The names were strange to those who came to conquer. They said “Ti-mohschen-ko,” “Tschuj-kov,” and “Kat-ju-scha,” rolled them in their mouths like rough-edged pebbles they could neither chew nor spit. “Red October” was a steelworks; “Red Barricades” an arms factory: chimneys rife with soldiers taking aim. There was a factory that made tractors named for Dser-schin-ski, the founder of the Soviet secret police: Felix by first name, son of Edmond the Pole. The city itself used to be called Tsaritsyn, for the river that had dug a gorge south of the city before pouring its waters into the Volga. If not for the name change, it might not have pricked Hitler’s pride. Stalingrad: 48 degrees north, 44 degrees east. One hundred and sixty-three days of battle. They fought in streets, in sewers and factory hallways; amongst the silo’s concrete walls. Artillery bombardment and air raids had levelled the city. What was left was debris—and men. On the eleventh of October the Axis soldiers in the city launched their final assault. By noon of the next day, in a section of town southeast of the “Barricades” plant, they got within seventy yards of the riverbank before the Soviets managed to dig in. Seventy yards. The width of a football pitch. They never got any further. News travelled erratically, traversing the air as radio waves or crawling through the network of gullies that housed the civilian population; through leaflets raining from the sky. There was no single message that prepared them for defeat.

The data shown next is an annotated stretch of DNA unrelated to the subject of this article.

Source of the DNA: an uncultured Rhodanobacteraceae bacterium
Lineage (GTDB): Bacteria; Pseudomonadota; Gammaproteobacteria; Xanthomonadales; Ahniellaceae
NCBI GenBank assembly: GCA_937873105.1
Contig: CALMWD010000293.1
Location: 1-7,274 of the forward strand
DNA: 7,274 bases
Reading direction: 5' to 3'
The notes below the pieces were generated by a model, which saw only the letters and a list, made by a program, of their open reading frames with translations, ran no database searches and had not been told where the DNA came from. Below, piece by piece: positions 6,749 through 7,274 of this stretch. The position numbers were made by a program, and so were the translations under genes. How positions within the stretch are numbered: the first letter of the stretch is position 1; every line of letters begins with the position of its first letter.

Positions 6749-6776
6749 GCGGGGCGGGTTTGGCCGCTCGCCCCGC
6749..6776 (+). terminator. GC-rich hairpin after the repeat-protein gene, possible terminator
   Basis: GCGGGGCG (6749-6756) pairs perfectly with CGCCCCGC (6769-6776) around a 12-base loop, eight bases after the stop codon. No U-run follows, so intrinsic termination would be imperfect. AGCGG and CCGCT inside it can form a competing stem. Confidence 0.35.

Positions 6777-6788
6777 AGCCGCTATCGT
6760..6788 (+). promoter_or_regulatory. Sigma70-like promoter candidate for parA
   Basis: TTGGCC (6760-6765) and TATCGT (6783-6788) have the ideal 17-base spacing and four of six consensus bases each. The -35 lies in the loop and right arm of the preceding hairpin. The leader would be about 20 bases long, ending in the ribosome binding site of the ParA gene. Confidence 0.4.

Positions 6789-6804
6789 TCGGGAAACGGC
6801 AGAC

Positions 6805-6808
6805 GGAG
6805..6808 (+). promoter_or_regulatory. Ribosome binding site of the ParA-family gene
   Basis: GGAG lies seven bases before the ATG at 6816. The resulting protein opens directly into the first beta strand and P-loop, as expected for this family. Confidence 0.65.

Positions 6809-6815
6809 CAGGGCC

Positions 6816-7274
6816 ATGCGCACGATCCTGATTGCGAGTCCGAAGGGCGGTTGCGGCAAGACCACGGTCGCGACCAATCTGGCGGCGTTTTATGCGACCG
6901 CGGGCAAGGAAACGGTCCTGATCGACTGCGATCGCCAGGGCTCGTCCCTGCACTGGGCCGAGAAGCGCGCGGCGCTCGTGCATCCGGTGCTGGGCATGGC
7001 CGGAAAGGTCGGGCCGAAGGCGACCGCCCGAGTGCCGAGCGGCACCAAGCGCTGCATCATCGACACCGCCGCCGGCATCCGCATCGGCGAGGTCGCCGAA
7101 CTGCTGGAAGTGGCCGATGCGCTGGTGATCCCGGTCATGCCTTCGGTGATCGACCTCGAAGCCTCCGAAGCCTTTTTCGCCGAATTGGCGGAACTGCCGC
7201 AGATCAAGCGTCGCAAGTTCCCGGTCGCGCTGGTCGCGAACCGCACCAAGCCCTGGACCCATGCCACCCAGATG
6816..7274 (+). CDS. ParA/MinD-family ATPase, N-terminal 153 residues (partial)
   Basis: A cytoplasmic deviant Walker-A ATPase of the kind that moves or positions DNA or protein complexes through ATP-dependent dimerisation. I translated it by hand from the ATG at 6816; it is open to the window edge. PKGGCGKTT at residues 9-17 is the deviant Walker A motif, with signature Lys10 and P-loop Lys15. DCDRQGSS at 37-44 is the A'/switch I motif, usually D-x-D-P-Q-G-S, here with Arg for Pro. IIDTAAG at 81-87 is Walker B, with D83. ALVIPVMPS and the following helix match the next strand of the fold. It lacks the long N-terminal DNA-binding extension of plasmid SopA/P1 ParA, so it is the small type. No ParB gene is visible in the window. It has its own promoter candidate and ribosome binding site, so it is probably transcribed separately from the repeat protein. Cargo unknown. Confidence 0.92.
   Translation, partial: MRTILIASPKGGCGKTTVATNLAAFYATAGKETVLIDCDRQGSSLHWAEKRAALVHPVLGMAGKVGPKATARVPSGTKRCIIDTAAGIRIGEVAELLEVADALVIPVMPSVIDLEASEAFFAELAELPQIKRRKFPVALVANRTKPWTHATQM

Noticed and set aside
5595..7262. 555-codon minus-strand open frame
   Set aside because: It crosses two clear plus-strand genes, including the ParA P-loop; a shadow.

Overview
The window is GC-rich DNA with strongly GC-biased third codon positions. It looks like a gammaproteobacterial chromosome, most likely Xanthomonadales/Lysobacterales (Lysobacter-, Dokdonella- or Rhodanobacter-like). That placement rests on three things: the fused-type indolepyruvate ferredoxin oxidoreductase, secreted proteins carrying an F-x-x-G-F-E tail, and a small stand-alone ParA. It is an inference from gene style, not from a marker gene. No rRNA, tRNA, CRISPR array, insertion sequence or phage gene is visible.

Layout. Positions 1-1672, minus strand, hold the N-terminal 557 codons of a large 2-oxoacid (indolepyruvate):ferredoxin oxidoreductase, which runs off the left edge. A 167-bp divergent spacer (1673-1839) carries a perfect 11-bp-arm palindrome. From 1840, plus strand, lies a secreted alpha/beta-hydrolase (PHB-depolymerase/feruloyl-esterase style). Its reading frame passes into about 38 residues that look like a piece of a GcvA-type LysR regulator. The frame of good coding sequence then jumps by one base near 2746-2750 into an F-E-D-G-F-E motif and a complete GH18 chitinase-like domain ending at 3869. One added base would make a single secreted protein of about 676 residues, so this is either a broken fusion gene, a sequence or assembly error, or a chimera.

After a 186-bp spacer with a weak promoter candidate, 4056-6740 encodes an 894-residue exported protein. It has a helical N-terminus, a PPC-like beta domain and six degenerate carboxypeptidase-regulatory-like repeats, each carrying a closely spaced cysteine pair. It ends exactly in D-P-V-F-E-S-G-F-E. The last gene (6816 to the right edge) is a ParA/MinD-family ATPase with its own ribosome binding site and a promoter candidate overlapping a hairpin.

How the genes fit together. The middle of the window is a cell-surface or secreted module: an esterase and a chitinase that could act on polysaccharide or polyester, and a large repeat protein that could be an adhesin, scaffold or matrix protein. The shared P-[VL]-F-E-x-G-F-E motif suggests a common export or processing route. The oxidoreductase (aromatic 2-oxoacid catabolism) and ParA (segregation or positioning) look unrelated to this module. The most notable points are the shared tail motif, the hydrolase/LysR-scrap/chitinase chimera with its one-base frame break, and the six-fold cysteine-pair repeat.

On Christmas Eve 1942 they listened to a broadcast purporting to capture their voices. They heard themselves sing carols: hale and hearty voices rising from the field radio without the customary plume of exhalation. At night the rats made off with frozen toes. Men shitting on shovels, flinging their filth out of the trench. Stalingrad. Both sides set off fireworks to welcome 1943. Close to 700,000 soldiers died at Stalingrad; more than 90,000 Axis soldiers were taken prisoner. In one of the photos that document the surrender, taken by a Soviet journalist working for the news and propaganda division of the Soviet Ministry of Defence, a figure draws the eye. It is a German medical officer, recognizable by his armband and staff-and-snake insignia, guiding a wounded comrade by the elbow. He looks older than one might expect; a ragged figure, his face made harsh by hunger. But there is something to his gesture—to the angle of his arm, and the spread of fingers on the muddy sleeve—that leaves no doubt about the softness of his touch. As for his charge, he does not have a face. Where one looks to find his features, one finds a bandage, speckled with dirt and photographic grain.